FRANKFORT – A Senate committee Monday night unanimously approved a cyber-security bill that Auditor Adam Edelen had complained was being blocked in the Senate because of political reasons.
The Senate State and Local Government Committee changed House Bill 5 before approving it and sending it to the full Senate. Chairman Joe Bowen, R-Owensboro, told reporters that the amended bill had the support of Edelen.
Edelen, frequently mentioned as a possible Democratic candidate for governor in 2015, said in an email that he appreciated Bowen “clearing the logjam on House Bill 5 and moving this important cyber-security bill forward.”
House Bill 5 would require most state and local government agencies to notify citizens of any electronic breaches of personal information. Almost 30 groups have endorsed the bill, including AARP of Kentucky, the Bluegrass Institute, Kentucky State Police and Kentucky Chamber of Commerce.
Bowen said the biggest change the Senate committee made in its 21-page substitute to the House bill was giving agencies 72 hours to notify the state police commissioner, auditor and attorney general of a security breach. The original bill gave agencies 24 hours.
The measure would take effect on Jan. 1, 2015.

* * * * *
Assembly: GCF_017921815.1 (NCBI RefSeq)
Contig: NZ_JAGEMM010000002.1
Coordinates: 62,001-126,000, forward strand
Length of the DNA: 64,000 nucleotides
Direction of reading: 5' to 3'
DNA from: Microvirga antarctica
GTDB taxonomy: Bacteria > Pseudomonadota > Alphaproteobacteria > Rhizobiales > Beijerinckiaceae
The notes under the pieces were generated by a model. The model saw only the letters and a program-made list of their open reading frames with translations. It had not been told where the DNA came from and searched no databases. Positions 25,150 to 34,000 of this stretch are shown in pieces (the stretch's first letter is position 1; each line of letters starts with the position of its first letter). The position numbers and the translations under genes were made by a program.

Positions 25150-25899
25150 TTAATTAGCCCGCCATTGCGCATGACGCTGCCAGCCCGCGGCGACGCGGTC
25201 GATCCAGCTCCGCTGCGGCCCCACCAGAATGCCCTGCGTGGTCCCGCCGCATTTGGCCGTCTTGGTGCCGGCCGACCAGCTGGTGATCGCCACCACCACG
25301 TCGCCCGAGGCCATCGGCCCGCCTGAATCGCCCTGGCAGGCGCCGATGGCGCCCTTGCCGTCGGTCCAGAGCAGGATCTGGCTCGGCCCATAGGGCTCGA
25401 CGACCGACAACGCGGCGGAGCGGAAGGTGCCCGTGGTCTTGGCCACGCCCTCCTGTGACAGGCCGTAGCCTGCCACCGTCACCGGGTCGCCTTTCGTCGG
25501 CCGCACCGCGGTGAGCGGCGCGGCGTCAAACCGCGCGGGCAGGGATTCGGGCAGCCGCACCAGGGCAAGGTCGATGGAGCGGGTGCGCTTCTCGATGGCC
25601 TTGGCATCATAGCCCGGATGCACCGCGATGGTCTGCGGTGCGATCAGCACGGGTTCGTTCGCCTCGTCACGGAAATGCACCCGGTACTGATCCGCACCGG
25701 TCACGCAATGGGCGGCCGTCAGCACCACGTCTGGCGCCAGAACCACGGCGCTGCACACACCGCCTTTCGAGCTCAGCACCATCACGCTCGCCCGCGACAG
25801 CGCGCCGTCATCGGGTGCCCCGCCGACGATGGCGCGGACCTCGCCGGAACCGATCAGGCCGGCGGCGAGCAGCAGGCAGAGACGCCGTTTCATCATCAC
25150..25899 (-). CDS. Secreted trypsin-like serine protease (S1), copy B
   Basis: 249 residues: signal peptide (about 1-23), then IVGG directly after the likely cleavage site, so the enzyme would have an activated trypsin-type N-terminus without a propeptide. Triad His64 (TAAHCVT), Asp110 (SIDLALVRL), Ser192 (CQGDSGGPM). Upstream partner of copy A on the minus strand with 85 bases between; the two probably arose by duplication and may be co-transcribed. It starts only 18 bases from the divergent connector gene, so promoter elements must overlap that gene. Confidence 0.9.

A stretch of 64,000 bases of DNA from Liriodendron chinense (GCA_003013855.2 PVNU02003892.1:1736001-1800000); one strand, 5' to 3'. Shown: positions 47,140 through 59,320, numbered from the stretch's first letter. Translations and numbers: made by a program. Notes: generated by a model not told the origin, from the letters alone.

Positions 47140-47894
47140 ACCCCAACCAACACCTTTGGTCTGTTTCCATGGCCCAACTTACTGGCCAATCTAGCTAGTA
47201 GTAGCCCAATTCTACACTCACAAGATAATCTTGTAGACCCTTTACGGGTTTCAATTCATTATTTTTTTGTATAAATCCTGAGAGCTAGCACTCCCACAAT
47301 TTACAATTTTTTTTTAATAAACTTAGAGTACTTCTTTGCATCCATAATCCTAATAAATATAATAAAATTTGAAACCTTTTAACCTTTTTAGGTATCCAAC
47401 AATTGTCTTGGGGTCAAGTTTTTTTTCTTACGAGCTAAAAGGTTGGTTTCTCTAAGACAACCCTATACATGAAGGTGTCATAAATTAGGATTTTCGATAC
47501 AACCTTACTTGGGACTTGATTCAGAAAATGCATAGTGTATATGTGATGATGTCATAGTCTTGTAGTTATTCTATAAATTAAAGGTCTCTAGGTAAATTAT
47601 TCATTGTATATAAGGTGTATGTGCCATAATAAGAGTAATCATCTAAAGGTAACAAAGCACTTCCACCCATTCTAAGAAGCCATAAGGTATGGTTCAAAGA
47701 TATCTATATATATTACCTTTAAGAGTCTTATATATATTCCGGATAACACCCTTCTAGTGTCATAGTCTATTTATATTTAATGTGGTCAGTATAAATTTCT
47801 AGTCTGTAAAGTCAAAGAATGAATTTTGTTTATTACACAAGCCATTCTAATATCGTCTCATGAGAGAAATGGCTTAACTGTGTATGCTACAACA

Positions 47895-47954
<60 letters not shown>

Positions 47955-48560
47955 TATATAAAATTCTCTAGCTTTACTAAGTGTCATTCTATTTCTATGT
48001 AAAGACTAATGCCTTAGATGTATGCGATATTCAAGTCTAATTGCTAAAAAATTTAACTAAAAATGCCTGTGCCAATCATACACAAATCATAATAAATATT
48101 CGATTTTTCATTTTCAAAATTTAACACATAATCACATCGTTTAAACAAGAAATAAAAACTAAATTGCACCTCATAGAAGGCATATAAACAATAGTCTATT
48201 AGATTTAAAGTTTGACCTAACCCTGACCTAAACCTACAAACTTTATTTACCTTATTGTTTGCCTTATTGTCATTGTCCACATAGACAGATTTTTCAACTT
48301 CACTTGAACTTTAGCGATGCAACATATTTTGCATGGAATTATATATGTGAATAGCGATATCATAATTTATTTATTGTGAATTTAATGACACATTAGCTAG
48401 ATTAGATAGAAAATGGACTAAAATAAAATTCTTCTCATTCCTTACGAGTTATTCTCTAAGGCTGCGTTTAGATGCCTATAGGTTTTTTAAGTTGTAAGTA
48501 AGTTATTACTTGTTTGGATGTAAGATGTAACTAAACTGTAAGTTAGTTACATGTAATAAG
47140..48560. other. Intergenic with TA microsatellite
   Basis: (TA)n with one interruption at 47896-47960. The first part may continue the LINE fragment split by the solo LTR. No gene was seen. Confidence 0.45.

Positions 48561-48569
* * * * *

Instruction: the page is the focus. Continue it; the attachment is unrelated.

Earlier this month, Edelen held a news conference to say he was “deeply frustrated” that the Republican-controlled Senate was not acting on his legislation, which garnered nearly unanimous support in the Democratic-led House.
He particularly was upset with Senate Majority Leader Damon Thayer, R-Georgetown, who had dubbed the measure “the Adam Edelen for governor bill.”
Thayer at the time said the bill would rise or fall on its own merits. He also said politics had nothing to do with the Senate’s handling of the bill.
Thayer, who is on the committee that unanimously approved it Monday, was eager to put the measure on the “consent calendar” when it is considered in the full Senate. A bill on the consent calendar means it can be acted upon at the same time with other measures without debate.
After the GPS failed, state Auditor Adam Edelen took over, giving directions through downtown Paris to the young staffer driving, and he arrived to speak at the Rotary Club meeting about 20 minutes early.
Among the first there, he chatted up two of the country club officials and an employee setting up lunch as his staff eyed the fried fish, grilled cheese sandwiches and chili that was coming.
“We don’t eat much,” Edelen said, grinning.
With Edelen, who has time?
At 39, he is considering calendar dates near the first Saturday in May to announce that he is running for governor.
“My guess is the field will be pretty well established this spring, sometime either before or right after Derby,” Edelen said. “And I wouldn’t anticipate, if I were to go, I wouldn’t anticipate being a late entrant.”
To his critics, being late has never been a problem for Edelen, a young man in a hurry who is guided by ambition that they say will be his undoing.
By Jack Brammer
FRANKFORT – A “deeply frustrated” state Auditor Adam Edelen accused Senate Republican leaders, especially Majority Leader Damon Thayer, of blocking for political reasons a cyber security bill he is pushing.